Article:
Nicaragua Confronts COVID-19 Without Ortega’s Help

Nicaragua Confronts COVID-19 Without Ortega’s Help

By Gustavo Arias Retana/Diálogo
May 11, 2020

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Nicaraguan President Daniel Ortega has ignored the recommendations of national and foreign experts to confront COVID-19, making the country one of the weakest in the region to face the pandemic. Instead of promoting social distancing, authorities are organizing concerts, marches, and boxing matches, contrary to the recommendations of the Pan American Health Organization and the Multidisciplinary Scientific Committee, a Nicaraguan nongovernmental organization that monitors and reports on the virus.

“The COVID-19 situation is a double-sided coin. On the one hand, the state claims that it isn’t a problem; on the other hand, there’s a group of professionals that considers that the virus is a serious problem, and we are alerting the population that it will strike the country,” Leonel Argüello, a Nicaraguan epidemiologist who is part of the Committee, told Diálogo. “From an epidemiological viewpoint, there is no reason for the virus not to circulate; there were no restrictions, there was no quarantine, and recommended measures were not taken.”

“The situation is uncertain. Some reports state that a lot of people were in hospitals and were not included in official reports. These kind of games prevent us from grasping the real situation of the infection curve,” Álvaro Ramírez, a Nicaraguan epidemiologist based in Ireland, told Diálogo. “This is troubling. They create a false sense of security; they carry out mass mobilizations and political and social events without any oversight.”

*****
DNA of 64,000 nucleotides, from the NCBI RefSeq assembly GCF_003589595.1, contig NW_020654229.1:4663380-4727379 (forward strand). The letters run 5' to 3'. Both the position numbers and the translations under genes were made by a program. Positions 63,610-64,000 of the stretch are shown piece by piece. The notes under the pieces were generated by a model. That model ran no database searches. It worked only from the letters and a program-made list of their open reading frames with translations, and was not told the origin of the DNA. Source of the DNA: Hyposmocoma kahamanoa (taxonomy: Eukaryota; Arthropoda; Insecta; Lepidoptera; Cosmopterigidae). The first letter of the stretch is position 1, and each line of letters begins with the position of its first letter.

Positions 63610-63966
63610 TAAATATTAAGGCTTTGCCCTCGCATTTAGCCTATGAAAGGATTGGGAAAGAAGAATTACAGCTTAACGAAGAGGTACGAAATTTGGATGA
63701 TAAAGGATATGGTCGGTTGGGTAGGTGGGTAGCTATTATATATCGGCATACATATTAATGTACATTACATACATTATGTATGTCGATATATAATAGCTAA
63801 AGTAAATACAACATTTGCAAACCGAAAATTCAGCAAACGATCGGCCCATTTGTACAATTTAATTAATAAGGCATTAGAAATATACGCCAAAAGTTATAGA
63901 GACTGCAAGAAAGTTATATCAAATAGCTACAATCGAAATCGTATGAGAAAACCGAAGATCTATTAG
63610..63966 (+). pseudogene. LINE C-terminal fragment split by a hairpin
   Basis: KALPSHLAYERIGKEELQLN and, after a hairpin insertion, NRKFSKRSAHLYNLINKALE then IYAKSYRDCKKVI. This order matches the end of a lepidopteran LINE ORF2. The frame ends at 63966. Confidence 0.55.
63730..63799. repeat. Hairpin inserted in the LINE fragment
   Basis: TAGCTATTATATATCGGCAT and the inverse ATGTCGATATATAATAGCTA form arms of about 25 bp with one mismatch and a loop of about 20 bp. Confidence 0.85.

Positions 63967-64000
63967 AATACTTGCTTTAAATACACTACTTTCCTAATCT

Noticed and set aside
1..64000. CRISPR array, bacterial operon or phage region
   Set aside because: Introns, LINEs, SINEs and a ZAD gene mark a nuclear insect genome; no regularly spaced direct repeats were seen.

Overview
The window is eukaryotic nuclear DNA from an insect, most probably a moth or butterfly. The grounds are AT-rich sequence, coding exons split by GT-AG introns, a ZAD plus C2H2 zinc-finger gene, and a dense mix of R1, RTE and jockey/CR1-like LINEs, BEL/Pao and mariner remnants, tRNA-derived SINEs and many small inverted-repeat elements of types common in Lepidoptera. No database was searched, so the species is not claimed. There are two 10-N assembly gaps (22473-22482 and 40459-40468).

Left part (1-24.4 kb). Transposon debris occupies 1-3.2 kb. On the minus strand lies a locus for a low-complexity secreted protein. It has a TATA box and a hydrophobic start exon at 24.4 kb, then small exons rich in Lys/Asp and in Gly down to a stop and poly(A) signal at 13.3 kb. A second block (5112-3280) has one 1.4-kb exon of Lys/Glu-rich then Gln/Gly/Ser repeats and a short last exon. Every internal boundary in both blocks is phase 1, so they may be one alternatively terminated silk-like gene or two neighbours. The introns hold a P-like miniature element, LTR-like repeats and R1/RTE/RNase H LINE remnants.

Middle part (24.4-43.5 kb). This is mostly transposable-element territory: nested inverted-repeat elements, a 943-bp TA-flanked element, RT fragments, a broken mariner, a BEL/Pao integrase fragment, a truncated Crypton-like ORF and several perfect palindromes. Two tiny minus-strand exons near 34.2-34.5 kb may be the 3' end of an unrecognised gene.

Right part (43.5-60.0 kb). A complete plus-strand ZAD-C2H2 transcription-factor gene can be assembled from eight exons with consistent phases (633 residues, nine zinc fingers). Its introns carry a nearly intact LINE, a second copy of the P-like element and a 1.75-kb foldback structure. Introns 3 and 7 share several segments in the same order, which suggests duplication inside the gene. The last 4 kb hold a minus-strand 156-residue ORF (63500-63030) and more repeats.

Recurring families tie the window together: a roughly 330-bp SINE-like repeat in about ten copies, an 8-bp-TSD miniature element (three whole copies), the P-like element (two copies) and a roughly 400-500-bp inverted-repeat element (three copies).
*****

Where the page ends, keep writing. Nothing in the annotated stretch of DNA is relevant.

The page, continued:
A health system in decline

One of the specialists’ biggest concerns is that Ortega’s lack of response will lead to an outbreak of the virus, which will cause the Nicaraguan health system to quickly collapse.

“There are few specialists in the health system, which is largely managed by general physicians,” Ramírez said. “Nicaragua relies heavily on a [home] visitation system that should be for prevention, but in this case it poses a risk.”

Public health specialist Carlos Hernández, also a member of the Committee, projects that upon the outbreak of COVID-19 in Nicaragua, the health system would be overwhelmed in 23 days.

The March 26 report The Global Impact of COVID-19 and Strategies for Mitigation and Suppression, from the Imperial College London School of Medicine, estimates that if no mitigation or social distancing measures are applied in Nicaragua, 91 percent of the population would be affected by the coronavirus in one year, which would mean about 6 million people infected and 24,000 deaths.

According to the World Health Organization database, there are only 0.9 hospital beds per 1,000 inhabitants in Nicaragua. Another worrisome fact is that the official number of ventilators in the health system has not been made public, but local newspapers such as El Confidencial say that the total is likely around 160 ventilators, 130 of which are already being used to treat other illnesses.

Both Ramírez and Argüello believe that these combined conditions will lead COVID-19 cases to rise sharply in the coming weeks in Nicaragua.

“We believe that the curve will start to rise, and we won’t be able to stop it,” Argüello said. “The handling is reckless. We can expect rapid, exponential growth of the upward curve. Our weakened health system lacks the necessary capabilities,” Ramírez added.